What to do if someone is mean to you online

Don't fight back.

A lot of times a bully is looking to get a rise out of you, and fighting back just gives them what they want. Sometimes they're hoping that you'll fight back so that they can get you in trouble!

A lot of times people don't realize when they have hurt your feelings online. If you're not sure that somebody was being mean to you on purpose, start by talking to them in person – where you can see and hear each other – and see if you can work things out.

When something happens that gets you upset, take some time to let the first rush of anger or fear fade away. It's hard to make good decisions when you're mad, scared or embarrassed. If your heart is racing or you're feeling tense, it's time to get offline for a while.  Sometimes it can be useful to go outside and do something active to help you get it out of your system.

Save the evidence.

If somebody is being mean to you online, make sure that you have a record of it. If it's something that was sent directly to you, make sure to save it. If it's something that can be deleted (a tweet, a status update, etc.) get a screenshot (http://www.take-a-screenshot.org/).

If it happens more than once, start a journal that records what's happening. Include as many details as you can: where and when it happened, everything you know about the person doing it, anything you did (or didn't do) and how it made you feel.

Talk to somebody.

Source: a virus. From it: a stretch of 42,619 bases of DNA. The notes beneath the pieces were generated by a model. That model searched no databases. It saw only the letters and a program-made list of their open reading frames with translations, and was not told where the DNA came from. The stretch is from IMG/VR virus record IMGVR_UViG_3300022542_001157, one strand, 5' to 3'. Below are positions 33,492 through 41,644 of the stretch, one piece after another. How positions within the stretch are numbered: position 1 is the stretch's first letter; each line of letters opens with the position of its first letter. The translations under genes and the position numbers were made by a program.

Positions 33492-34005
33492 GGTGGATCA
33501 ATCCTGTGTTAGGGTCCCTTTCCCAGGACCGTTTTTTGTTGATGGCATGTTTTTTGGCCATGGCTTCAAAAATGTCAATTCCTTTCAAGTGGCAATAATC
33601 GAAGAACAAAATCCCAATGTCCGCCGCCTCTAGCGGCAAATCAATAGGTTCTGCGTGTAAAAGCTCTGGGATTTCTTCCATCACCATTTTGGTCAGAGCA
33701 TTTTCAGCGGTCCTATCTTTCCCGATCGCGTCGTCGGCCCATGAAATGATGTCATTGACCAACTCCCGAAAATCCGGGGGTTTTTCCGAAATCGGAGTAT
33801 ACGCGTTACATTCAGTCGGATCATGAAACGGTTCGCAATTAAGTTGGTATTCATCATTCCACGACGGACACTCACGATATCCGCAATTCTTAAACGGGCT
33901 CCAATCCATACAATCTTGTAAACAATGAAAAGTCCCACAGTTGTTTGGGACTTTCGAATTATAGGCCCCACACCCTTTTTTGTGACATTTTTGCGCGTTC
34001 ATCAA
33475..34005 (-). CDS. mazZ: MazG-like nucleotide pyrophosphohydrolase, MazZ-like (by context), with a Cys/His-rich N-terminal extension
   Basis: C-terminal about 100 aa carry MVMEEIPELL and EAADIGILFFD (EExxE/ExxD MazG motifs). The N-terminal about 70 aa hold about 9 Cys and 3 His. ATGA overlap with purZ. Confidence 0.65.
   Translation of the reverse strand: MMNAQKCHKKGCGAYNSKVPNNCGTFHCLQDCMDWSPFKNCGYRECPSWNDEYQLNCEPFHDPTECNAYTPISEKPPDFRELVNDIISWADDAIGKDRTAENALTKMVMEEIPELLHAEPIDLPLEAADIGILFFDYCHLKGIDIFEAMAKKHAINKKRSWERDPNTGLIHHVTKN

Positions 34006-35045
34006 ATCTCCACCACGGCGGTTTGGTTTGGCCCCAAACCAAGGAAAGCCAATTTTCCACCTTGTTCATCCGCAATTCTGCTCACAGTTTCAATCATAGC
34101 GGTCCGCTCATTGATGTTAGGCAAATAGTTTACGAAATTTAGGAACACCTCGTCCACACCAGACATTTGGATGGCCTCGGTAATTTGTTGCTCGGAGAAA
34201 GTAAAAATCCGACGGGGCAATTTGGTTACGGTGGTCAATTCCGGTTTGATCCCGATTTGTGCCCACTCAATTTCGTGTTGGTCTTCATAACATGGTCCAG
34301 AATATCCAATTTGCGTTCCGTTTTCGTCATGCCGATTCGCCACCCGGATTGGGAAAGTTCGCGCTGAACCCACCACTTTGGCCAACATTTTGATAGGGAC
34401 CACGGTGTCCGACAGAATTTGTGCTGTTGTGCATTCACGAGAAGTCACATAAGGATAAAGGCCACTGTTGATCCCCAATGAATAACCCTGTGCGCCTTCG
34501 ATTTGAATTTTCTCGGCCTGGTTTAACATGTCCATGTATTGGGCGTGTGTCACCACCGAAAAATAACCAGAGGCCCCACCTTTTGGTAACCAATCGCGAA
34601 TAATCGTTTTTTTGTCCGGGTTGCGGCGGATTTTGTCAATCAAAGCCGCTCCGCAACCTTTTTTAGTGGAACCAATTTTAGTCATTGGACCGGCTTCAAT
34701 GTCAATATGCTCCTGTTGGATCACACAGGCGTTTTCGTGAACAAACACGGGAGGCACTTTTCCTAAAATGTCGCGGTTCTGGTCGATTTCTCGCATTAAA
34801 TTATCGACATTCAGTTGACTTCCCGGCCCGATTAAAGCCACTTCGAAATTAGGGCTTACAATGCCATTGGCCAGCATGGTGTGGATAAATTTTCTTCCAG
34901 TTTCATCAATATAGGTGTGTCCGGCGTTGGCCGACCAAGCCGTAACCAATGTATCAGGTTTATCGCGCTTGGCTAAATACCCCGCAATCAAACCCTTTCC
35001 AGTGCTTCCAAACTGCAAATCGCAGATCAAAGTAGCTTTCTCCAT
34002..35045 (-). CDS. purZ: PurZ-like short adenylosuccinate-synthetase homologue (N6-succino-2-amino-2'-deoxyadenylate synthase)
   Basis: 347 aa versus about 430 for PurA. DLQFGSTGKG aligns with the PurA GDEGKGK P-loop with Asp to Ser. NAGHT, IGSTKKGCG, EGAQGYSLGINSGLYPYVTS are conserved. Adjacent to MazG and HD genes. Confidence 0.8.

If someone is being mean to you online it's okay to talk to your friends or someone in your family about it.  Kids who've been bullied say what other people did that helped the most was just to spend time with them and listen to them. If there's no one you can talk to offline, you can contact Kids Help Phone (http://www.kidshelpphone.ca) and talk to one of their trained counselors.

Remind yourself that it’s not your fault. Nothing you can do makes it okay for people to be mean to you. Nothing about you gives people a reason to be mean to you. If someone is mean to you, that’s their problem – not yours.

You should also report what's happening if:

  • it's making you feel scared
  • it's making you not want to go to school or do things you enjoy (like playing your favourite game because someone is being mean to you there)
  • you can't stop thinking about it
  • if the person has said they're going to hurt you or publish something that would hurt or humiliate you

You can report it to the people who run the place where it's happening (use the reporting tools on Facebook [https://www.facebook.com/help/420576171311103/], YouTube [https://support.google.com/youtube/topic/2803138?hl=en&ref_topic=2676378] or Twitter [https://support.twitter.com/articles/15789#].) Here [http://cyberbullying.us/report/] is a more complete, updated list of how you can report cyberbullying on popular sites and apps.

You can also talk to your parents, to a teacher, or to another adult you trust.

If you can't talk to an adult for any reason and the person is threatening to hurt you physically or is blackmailing you (threatening to do something like post embarrassing photos if you don't do what they say) you can also go straight to your local police.